del Rosario has a degree in marketing from the University of Connecticut and a Master’s degree in international marketing from Thunderbird University in Arizona.  She lives in Ada with her husband who is an engineer.  The couple has one grown son and one who will be a freshman at Kent Innovative High School.  When she’s not working (which is rare) she enjoys cooking, skiing, time with family and friend, going out with their two therapy dogs, and volunteering.


VERPLANK ELECTRIC

D. VerPlank

Dave VerPlank was the kind of kid who took things apart, like radios and toasters he found around his family’s house, and says, “I shocked myself a few times.”

VerPlank followed that love of all things electric and now owns his own electrical contracting business - VerPlank Electric at 3830 Mill Creek Ave. NE in downtown Comstock Park.  The company does electrical work for commercial, residential, and industrial properties including new construction, remodeling, and general repairs. 

He founded the company in 2002, and has relocated several times.  He moved the business to Comstock Park in the summer of 2014 from downtown Grand Rapids.  At his previous locations VerPlank leased the buildings and property.  He said he wanted to own his own building.  The Comstock Park building had previously housed a heating and cooling business.  VerPlank said he likes the location for its closeness to downtown Grand Rapids and the 131 expressway.  He also likes “the community and people.”  However the property is small.  The building has an office space as well as shop and storage areas.  There are nine employees including VerPlank and an office manager.  His service area is mainly greater Grand Rapids and West Michigan, roughly within a fifty mile radius of the shop, but he does do jobs outside that area.  Advertising is mainly by word of mouth.

Becoming an electrician is not an easy process.  It requires commitment and time.  There is a minimum of 8000 hours working and four years of supervised on-the-job training as an apprentice under the supervision of a journeyman as well as four years of classes. Then there is an exam to pass to become a journeyman.  To become a master electrician requires another 2000 hours under the supervision of a master electrician, and another exam to pass. To become an electrical contractor and have your own business, the company must have a master electrician on record and pass a contractor license.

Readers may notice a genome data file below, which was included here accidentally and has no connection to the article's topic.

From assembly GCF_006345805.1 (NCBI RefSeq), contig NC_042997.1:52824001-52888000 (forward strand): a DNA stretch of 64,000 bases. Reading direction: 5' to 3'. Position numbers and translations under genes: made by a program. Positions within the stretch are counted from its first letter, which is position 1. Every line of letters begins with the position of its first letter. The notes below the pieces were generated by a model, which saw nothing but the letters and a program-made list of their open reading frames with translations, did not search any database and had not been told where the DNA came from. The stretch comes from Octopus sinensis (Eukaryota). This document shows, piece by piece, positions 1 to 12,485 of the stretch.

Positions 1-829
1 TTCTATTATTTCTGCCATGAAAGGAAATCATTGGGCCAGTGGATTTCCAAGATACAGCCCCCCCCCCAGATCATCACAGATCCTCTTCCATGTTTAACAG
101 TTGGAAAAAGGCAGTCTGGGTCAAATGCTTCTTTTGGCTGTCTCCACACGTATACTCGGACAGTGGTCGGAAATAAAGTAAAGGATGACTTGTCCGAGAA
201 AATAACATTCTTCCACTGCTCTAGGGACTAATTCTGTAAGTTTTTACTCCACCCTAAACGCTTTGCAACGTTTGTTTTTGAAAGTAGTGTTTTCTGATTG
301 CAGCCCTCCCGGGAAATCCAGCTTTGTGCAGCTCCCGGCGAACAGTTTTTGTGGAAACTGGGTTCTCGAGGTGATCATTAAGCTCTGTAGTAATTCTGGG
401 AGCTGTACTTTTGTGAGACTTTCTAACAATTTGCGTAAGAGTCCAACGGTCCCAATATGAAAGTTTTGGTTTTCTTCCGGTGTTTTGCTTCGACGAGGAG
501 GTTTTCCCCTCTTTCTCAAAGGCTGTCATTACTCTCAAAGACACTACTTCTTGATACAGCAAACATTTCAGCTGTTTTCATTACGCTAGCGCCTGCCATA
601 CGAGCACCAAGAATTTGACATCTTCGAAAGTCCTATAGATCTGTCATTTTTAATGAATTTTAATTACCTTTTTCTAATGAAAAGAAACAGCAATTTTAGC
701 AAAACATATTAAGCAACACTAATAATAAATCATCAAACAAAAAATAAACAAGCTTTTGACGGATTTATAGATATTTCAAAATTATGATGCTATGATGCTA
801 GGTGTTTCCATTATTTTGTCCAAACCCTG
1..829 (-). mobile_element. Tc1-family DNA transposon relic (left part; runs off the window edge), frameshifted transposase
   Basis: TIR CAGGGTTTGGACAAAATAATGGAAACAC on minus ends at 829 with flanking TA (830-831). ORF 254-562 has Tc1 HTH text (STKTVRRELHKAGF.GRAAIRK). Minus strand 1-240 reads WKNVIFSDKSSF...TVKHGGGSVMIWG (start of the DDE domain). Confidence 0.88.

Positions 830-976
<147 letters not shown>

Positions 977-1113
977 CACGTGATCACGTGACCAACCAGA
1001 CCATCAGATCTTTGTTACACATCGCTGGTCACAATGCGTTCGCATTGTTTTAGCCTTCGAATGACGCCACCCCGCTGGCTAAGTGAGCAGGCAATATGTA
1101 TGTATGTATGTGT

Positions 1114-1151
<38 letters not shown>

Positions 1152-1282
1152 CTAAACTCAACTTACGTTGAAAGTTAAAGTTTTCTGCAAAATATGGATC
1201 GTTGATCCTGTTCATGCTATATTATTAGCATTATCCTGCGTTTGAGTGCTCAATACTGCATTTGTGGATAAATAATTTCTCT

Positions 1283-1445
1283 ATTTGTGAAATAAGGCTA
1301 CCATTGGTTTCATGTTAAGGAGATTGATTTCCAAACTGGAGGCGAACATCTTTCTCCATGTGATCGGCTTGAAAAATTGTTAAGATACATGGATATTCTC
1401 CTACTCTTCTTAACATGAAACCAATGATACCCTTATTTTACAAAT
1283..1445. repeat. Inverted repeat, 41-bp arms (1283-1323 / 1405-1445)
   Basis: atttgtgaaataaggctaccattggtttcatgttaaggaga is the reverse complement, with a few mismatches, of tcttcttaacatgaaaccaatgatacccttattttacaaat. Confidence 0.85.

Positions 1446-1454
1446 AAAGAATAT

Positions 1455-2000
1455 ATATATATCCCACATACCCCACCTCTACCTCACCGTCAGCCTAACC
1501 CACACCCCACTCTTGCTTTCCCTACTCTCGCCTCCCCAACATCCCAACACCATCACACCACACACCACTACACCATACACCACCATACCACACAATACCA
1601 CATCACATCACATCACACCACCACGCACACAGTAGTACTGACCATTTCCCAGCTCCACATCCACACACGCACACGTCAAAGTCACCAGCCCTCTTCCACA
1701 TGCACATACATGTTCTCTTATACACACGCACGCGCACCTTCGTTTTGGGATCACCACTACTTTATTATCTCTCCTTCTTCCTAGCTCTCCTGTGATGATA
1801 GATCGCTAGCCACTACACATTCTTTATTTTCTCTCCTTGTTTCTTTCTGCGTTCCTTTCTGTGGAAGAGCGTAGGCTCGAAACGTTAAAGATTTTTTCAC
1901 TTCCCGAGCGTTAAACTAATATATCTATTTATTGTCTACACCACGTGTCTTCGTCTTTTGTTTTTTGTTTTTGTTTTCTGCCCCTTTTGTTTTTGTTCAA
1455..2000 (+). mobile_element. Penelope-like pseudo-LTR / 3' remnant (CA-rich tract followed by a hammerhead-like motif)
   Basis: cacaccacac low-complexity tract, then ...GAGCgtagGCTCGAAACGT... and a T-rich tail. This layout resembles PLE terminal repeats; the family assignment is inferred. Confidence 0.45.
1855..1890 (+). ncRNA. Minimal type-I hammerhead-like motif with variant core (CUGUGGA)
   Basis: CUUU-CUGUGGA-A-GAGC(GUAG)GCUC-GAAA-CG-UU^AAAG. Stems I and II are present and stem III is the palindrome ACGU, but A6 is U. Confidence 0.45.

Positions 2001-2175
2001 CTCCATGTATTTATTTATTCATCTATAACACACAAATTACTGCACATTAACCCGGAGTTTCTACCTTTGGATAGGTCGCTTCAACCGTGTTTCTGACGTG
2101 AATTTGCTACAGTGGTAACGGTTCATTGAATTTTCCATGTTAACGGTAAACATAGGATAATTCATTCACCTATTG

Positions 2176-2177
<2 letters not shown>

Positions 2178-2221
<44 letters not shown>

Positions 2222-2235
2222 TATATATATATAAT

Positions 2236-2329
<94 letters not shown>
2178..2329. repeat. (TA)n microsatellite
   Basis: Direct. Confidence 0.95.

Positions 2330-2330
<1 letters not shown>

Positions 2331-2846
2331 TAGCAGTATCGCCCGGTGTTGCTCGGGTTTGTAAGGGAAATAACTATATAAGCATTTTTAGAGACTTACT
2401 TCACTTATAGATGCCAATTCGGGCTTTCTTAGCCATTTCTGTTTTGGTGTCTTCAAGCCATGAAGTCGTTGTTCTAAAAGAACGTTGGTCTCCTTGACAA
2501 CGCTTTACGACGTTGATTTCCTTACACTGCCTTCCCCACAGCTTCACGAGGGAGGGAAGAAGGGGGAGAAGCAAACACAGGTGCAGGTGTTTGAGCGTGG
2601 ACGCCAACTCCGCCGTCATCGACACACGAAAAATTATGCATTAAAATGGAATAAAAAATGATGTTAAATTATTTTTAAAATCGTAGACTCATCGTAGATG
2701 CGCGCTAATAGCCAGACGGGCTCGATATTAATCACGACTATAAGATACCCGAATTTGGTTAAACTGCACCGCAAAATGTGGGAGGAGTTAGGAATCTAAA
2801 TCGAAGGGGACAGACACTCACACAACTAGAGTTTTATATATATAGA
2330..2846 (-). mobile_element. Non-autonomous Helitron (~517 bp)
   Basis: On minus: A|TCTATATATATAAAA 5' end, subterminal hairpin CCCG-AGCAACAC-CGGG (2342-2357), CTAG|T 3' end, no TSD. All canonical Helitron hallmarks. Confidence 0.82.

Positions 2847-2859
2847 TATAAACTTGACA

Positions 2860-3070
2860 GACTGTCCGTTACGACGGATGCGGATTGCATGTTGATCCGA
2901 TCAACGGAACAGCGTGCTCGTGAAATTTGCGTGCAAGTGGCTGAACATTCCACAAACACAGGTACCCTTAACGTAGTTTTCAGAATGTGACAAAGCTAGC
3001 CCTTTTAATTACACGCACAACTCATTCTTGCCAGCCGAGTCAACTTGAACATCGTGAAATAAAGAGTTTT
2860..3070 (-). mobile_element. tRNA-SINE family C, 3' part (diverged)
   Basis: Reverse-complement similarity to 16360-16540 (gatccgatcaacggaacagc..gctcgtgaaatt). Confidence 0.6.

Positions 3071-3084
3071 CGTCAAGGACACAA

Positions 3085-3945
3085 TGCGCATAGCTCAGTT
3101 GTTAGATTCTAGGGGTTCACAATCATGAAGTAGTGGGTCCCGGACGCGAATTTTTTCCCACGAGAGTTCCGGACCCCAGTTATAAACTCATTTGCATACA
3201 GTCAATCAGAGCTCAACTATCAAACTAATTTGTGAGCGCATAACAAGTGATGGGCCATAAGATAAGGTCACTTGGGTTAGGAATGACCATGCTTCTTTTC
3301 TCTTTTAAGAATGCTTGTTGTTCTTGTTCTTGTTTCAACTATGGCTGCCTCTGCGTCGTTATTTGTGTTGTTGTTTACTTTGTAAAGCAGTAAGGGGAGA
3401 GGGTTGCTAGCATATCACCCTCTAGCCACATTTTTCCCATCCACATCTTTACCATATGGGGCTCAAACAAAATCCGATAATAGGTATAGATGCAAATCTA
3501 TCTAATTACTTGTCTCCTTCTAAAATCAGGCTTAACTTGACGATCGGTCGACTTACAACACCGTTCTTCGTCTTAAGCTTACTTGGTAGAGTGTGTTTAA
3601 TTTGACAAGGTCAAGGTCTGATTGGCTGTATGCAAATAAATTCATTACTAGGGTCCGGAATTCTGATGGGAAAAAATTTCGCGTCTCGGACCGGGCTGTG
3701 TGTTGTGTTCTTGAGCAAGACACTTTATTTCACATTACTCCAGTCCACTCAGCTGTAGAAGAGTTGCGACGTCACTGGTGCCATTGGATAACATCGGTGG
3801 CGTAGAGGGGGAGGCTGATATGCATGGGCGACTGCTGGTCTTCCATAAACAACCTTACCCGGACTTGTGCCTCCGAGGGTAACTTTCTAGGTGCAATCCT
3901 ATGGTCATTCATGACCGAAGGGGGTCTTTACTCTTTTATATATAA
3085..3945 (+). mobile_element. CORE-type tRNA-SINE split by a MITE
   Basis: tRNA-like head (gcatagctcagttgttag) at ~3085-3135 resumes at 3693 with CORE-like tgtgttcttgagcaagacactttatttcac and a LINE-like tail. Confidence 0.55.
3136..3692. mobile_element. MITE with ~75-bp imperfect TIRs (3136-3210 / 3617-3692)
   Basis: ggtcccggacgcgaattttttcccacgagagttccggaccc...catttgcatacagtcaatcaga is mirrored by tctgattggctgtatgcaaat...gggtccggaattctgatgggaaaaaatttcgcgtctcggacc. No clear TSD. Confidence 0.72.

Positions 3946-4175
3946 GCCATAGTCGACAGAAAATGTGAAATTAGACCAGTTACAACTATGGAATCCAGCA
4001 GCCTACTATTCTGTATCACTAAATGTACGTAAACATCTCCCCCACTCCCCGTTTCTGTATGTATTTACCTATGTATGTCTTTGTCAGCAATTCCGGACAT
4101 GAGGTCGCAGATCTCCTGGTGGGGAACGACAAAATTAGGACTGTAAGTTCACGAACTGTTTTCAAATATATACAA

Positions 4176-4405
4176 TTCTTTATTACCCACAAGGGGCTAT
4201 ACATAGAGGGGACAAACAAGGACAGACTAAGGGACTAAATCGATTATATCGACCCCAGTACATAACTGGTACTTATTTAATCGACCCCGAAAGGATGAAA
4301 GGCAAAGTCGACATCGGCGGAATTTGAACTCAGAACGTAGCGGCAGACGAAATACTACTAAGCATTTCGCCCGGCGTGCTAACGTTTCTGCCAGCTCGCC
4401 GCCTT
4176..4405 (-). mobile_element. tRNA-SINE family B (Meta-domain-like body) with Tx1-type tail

VerPlank attended trade school at Grand Rapids Community College to become a master electrician and eventually own his own electrical contracting company.  He has also taught at the college and currently has two apprentices from GRCC working in his company, one of whom is close to become a journeyman.

It’s extremely hard to find people who want to go into the trades including electric said VerPlank, and an existing shortage is expected to worsen.  Baby boomers are retiring, and there aren’t enough new workers with the skills to take their place.  VerPlank said he thinks young people are more interested in technology that working with their hands.  The Bureau of Labor Statistics projects that 165,000 workers in the trades needed by 2024, and companies are already struggling to find talented workers.

VerPlank, who graduated from Northview High School, and his wife Heather live in Grand Rapids with their four children, who range from a high school senior to a sixth grader.  When he’s not working, VerPlank enjoys spending time with his family, off-roading with his jeep, fishing and “playing with new technology.”

Comstock Park Downtown Development Authority
P.O. Box 333
Comstock Park, Michigan  49321